I have always found outlining a post harder than just writing one with no outline. However, I knew when the OmniGroup announced that they were bringing OmniOutliner to the iPad that I would snatch it up right away because I love using that app as a note taking tool in meetings — on the Mac it lends itself well to that task.
As I had already decided to buy the app I immediately bought it and installed it when it launched, here’s my impressions of OmniOutliner for iPad after using it to actually outline a few of my posts and spending considerable time with the app.
Omni Uses the App
One thing that is immediately evident is that this is an app made by people who actually use the app on the device. Thought was put into the controls in the app, how you enter data, style it, and organize it. You don’t have to wonder how you move items around, or make children and parent items — you just do what you think you should be able to do and more likely than not you will be right.
It’s things like that which make using this app so fantastic.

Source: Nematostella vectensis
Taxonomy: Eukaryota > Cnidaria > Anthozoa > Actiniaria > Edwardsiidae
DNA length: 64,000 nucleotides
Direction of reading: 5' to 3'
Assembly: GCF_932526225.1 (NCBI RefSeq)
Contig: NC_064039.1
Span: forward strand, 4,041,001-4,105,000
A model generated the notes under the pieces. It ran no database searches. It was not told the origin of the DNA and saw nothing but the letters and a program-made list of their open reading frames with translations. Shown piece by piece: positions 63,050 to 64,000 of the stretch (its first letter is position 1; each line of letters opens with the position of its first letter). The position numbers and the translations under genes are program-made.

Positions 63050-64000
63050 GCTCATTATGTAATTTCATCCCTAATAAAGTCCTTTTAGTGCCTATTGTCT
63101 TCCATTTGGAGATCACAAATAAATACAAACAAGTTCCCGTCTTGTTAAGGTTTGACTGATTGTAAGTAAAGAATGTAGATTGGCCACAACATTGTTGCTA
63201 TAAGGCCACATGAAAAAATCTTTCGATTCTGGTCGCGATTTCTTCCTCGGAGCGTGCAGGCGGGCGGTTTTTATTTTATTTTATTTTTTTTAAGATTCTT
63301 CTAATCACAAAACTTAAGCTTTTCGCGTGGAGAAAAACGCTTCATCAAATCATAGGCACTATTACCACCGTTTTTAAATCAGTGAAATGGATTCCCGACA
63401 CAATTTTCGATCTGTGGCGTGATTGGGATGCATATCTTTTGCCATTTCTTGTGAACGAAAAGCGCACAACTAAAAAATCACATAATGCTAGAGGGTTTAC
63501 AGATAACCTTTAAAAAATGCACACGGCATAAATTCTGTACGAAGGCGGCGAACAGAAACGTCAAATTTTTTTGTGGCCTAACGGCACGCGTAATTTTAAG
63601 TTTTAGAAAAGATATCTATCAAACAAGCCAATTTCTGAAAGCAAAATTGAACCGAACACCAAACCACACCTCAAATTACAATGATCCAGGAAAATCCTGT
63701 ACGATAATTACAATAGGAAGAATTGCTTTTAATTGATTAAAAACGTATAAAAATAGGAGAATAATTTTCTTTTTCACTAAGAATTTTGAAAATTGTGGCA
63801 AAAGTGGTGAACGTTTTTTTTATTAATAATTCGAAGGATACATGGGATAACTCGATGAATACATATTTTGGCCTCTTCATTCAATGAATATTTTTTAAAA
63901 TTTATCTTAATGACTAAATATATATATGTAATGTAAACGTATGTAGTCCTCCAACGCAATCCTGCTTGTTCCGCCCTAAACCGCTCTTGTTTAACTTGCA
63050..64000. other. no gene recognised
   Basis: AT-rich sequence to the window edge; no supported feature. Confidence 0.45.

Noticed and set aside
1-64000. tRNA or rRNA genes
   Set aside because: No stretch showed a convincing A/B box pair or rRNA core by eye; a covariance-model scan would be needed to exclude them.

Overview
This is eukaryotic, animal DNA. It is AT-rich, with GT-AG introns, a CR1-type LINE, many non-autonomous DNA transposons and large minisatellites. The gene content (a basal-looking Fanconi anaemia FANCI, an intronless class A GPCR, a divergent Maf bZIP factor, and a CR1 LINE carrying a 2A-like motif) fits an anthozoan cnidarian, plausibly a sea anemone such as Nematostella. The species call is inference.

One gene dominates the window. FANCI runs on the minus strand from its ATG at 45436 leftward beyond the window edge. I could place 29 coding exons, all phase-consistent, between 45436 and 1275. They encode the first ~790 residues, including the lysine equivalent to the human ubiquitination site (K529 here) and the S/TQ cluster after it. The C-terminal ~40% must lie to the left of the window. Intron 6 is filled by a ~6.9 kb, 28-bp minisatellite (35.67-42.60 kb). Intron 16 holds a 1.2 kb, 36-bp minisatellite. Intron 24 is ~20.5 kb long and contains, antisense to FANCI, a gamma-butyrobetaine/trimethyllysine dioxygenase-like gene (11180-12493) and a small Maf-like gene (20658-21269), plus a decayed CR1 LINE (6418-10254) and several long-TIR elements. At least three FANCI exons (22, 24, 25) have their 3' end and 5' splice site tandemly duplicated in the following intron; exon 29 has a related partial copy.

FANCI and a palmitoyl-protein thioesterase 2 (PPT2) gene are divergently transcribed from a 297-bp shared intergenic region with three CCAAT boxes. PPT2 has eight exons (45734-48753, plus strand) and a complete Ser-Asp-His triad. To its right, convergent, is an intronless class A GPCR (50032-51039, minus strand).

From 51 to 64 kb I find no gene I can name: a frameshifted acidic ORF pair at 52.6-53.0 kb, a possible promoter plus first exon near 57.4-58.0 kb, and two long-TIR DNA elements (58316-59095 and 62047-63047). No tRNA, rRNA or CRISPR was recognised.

OmniOutliner on the Mac has always support colors, but rarely are they used because it just isn’t that easy to do so. Enter the iPad app and the OmniGroup has pre-made seven different color themes and styles that you can duplicate and use. My favorite of course is the Solarized light theme — it’s like they read my mind on this one.
The neatest thing is that these color themes carry over to your Mac. If I set the colors on the iPad and open the same file on my Mac it will look the same, what a great touch that you would expect to have in an app of this caliber.
As I said in the intro I don’t normally outline things, but the iPad also makes it a pain to edit text and to write long form (without a bluetooth keyboard at least). This is the void that OmniOutliner has filled for me since I downloading it. Allowing me to quickly structure and “write” a post with great ease. Opening the file on my Mac, or more likely set the iPad next to my Mac screen, and I can take off writing.
I also get the added benefit of actually being able to see the flow of a post before I write it — which hopefully produces better quality content.
As a straight outlining tool OmniOutliner is one of the most robust you can get on your iPad and again the actions work just as you expect them. You can arrange items by dragging them and also delete with a swipe.
The great thing about OmniOutliner has always been the flexibility that the app provides — even so far back as the kGTD system days. That doesn’t stop here either, there are great preset templates for things like logs (I created whiskey log to track the whiskey I have tried) and of course for note taking and basic spreadsheet layouts.